Industry wants to keep fracking regulated at the state level, noting states have done so [for] years. Oil-and-gas interests contend states have a better understanding of the best fracking methods to use on their own lands.

Jewell alluded to that sentiment Monday, referencing her past experience as a drilling engineer with Mobil in Oklahoma.

“Fracking as a technique has been around for decades. … I have performed the procedure myself very safely,” Jewell said.

The Obama administration pulled back on finalizing the pending rules early this year amid industry pressure. The rules are expected to address several issues, including managing so-called flowback water and maintaining well integrity.

Still, Jewell noted the technology has evolved since her days with Mobil. She said the new practices have invited “concern” that require federal oversight.

Green groups have been the primary opponents of fracking. They contend the practice pollutes groundwater, and that it releases heat-trapping methane into the air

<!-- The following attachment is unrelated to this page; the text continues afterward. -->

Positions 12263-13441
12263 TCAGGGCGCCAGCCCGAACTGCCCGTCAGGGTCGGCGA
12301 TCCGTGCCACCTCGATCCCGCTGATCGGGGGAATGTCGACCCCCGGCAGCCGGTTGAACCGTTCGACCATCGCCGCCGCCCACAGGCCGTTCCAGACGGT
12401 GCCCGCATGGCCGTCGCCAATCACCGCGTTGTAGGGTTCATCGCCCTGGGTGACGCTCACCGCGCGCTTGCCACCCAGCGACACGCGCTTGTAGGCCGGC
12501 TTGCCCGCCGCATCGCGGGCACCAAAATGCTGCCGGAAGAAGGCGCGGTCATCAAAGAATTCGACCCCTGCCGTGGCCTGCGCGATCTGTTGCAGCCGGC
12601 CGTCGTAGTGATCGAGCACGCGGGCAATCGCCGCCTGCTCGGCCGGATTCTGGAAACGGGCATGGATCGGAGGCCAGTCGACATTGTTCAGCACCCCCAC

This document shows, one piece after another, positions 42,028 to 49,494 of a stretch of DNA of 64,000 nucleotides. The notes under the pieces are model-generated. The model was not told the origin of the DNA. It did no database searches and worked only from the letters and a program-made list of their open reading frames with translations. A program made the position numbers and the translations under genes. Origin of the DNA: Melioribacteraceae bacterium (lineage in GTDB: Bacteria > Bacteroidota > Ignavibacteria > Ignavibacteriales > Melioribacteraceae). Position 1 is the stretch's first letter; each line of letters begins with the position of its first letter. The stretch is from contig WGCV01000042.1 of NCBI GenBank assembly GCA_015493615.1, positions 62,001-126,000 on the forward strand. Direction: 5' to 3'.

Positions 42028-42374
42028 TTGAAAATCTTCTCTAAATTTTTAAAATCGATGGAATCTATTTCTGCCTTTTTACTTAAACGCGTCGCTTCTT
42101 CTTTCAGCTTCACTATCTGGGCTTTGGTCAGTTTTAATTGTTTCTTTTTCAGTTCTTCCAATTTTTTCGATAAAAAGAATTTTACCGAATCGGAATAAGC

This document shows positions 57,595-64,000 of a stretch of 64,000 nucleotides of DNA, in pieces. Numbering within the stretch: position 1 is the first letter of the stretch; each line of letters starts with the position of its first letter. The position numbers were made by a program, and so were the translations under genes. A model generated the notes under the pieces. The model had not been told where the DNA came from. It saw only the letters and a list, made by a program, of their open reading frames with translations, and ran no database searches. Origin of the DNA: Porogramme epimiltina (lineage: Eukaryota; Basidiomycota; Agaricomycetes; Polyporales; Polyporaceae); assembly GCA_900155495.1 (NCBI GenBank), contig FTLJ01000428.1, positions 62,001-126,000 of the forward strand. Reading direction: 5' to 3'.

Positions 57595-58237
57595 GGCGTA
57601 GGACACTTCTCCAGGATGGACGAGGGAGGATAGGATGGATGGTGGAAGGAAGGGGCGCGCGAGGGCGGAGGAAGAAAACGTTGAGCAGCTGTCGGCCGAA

MDN Goes to NAPE East in Pittsburgh


MDN editor Jim Willis attended and hung out at the NGI Shale Daily booth for most of the event, chatting with passersby. We already brought you links to stories about the event from several Pittsburgh media outlets (see Marcellus & Utica Shale Story Links: Fri, Apr 12, 2013). Below, Jim provides his thoughts on the event, and the comments (gossip!) he heard at the event. More importantly, he took pictures! We’ve created a “virtual tour” of the event, so you get a feel for what such an event looks like, and what happens…